US 7239276 B1 Abstract Calculating the phase shifts assigned to the elements of a phased array antenna such that the resulting beam is shaped to serve a desired area of operation (AOO) has historically been computationally burdensome and often required expert intervention. To maximize computational speed, synthesis of shaped phased-array antenna beams is performed by linearizing the antenna pattern equation and then iteratively performing a mini-norm solution at each step until a solution is reached. In particular, this approach is performed in such a manner that eliminates the need for a pre-computed target and is also performed such that at each iteration the change in an element's phase is adapted to remain within a threshold range. As a result, phased array beam patterns may be synthesized and applied to phased-array antennas so as to allow real time tracking of AOOs on the Earth from Low and Medium Earth Orbit satellites.
Claims(33) 1. A method of synthesizing a beam for a phased array antenna having a plurality of elements, the method comprising the step of:
solving a gain pattern equation for the phased array antenna for each of a plurality of iterations, wherein for each iteration performing the steps of:
for a current iteration, determining if a magnitude of an initially calculated phase change for the phased array antenna is within a first range;
adjusting the initially calculated phase change for the current iteration to a new phase change value if the magnitude is not within the first range; and
using the new phase change value to solve the gain pattern equation for the current iteration.
2. The method of
linearizing the gain pattern equation to form a system of linear equations; and
computing a mini-norm solution to the system of linear equations.
3. The method of
calculating the new phase change value based on the magnitude of the initially calculated phase change.
4. The method of
determining if a respective calculated phase change value for each of the elements of the phased array antenna has a magnitude within the first range.
5. The method of
for the current iteration, calculating a proposed change in gain for the beam; and
based on the proposed change in gain, calculating the initially calculated phase change.
6. The method of
7. The method of
determining a respective calculated phase change value for each of the elements of the phased array antenna;
identifying a largest magnitude phase change form among the respective calculated phase change values; and
determining if the largest magnitude phase change exceeds a predetermined threshold.
8. The method of
multiplying the proposed change in gain by the ratio of (the predetermined threshold/the largest magnitude phase change).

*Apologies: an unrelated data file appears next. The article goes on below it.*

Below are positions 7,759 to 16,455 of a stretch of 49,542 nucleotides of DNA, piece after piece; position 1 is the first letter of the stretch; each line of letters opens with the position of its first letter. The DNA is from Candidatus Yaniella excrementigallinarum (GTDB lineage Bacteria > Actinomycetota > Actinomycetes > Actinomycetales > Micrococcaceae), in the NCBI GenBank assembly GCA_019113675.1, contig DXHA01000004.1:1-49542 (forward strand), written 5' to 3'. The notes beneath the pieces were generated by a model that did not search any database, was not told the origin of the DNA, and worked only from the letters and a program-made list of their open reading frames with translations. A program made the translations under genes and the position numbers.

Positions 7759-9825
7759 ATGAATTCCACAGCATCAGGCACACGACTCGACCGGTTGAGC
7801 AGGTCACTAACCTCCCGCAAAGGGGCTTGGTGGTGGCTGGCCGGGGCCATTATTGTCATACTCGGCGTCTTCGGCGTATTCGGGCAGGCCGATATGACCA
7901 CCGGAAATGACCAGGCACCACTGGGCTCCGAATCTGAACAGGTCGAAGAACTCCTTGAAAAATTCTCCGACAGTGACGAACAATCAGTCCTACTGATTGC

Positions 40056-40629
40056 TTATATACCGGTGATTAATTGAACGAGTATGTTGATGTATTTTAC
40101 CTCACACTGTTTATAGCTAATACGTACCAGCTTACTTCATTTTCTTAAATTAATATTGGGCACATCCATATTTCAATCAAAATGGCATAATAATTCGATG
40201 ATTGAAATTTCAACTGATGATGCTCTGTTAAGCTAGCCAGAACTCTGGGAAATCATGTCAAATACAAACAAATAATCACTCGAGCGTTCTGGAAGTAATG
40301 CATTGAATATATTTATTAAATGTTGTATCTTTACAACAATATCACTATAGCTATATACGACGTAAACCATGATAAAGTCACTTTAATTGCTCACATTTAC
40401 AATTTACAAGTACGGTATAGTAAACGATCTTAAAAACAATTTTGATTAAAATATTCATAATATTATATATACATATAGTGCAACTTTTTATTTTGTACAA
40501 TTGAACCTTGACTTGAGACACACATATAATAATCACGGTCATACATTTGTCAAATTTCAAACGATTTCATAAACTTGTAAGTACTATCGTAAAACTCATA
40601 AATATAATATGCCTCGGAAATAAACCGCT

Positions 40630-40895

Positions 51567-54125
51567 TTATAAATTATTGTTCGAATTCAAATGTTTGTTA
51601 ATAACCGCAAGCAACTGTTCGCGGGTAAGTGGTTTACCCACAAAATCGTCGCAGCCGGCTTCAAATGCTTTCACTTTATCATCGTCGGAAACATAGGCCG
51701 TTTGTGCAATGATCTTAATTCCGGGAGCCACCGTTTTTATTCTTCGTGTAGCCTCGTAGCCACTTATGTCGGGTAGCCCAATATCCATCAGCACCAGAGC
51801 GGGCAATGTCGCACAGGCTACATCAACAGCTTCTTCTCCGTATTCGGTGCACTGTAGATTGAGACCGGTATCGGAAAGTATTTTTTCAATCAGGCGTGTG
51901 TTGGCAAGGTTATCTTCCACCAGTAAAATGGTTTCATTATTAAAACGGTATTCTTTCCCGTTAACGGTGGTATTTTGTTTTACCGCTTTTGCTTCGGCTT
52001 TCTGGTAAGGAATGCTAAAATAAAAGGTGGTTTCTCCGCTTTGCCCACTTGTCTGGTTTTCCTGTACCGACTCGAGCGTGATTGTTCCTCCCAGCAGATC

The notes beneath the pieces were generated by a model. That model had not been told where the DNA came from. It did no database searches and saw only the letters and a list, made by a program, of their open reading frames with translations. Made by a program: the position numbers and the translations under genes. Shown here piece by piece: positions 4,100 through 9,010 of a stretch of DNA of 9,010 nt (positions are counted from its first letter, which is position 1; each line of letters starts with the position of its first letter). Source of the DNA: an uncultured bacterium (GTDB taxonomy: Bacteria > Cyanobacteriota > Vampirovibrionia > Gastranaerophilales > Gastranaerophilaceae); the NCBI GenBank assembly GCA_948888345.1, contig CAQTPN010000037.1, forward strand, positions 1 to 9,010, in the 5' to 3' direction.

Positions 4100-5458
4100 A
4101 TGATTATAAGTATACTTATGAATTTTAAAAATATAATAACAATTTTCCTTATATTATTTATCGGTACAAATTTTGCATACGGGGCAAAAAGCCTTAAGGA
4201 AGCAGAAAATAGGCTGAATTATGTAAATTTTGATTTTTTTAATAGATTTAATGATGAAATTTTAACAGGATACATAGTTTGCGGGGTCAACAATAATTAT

9. The method of
determining if a final solution has been reached.
10. The method of
determining if a maximum number of iterations has been performed.
11. The method of
stopping the solving of the gain pattern equation if a respective solution for the current iteration is substantially the same as a respective solution for a previous iteration.
12. The method of
tracking a respective solution to the gain pattern equation for each iteration; and
selecting a best performing one of the respective solutions.
13. The method of
storing the respective solution for the current iteration if it is better performing than the respective solution for each previous iteration.
14. The method of
15. A method of iteratively synthesizing a beam for a phased array antenna having a plurality of elements, the method comprising the steps of:
a) linearizing a gain pattern equation for the phased array antenna into a system of linear equations;
b) in the absence of a pre-computed target, selecting a proposed gain change for the system of linear equations;
c) based on the proposed gain change, solving the system of linear equations for a resulting phase change;
d) solving the gain pattern equation based on the resulting phase change; and
e) repeating steps a)-d) for a plurality of iterations.
16. The method of
17. The method of
calculating, for each element of the phased array antenna, a respective initial phase change value.
18. The method of
determining if any respective magnitude of the initial phase change values for each element is outside of a first range; and
adjusting the initial phase change values if any respective magnitude of the initial phase change values for each element is outside of a first range.
19. The method of
identifying a predetermined threshold;
determining a largest magnitude phase change from among the initial phase change values; and
reducing each of the initial phase change values by multiplying each initial phase change value by the ratio of (the predetermined threshold/the largest magnitude phase change).
20. The method of
stopping the repeating of steps a)-d) when a predetermined number of iterations is performed.
21. The method of
stopping the repeating of steps a)-d) when a first solution to the gain pattern equation for a current iteration has a performance that is substantially similar to a performance of a second solution to the gain pattern equation for a previous iteration.
22. A method of synthesizing a beam for a phased array antenna having a plurality of elements, the method comprising the steps of:
a) defining a gain pattern equation for a grid, wherein said grid comprises a plurality of locations receiving the beam of the phased array antenna;
b) linearizing the gain pattern equation into a system of linear equations;
c) characterizing an initial beam pattern by assigning an initial gain value to each location of the grid;
d) identifying a respective gain value for each of a plurality of control locations from among the plurality of locations;
e) in the absence of a pre-computed target, calculating a respective first gain change for each of the identified respective gain values for each of the control locations;
f) solving the system of linear equations using the respective first gain changes to calculate a respective first phase change for each of the elements of the phased array;
g) based on the respective first phase changes for the elements, solve the gain pattern equation to arrive at an incremental gain pattern; and
h) repeat steps d)-g) for a plurality of iterations, wherein the respective gain values for the control locations are identified in step d) based on the incremental gain pattern.
23. The method
adjusting the first phase change calculated for each of the elements.
24. The method of
25. The method of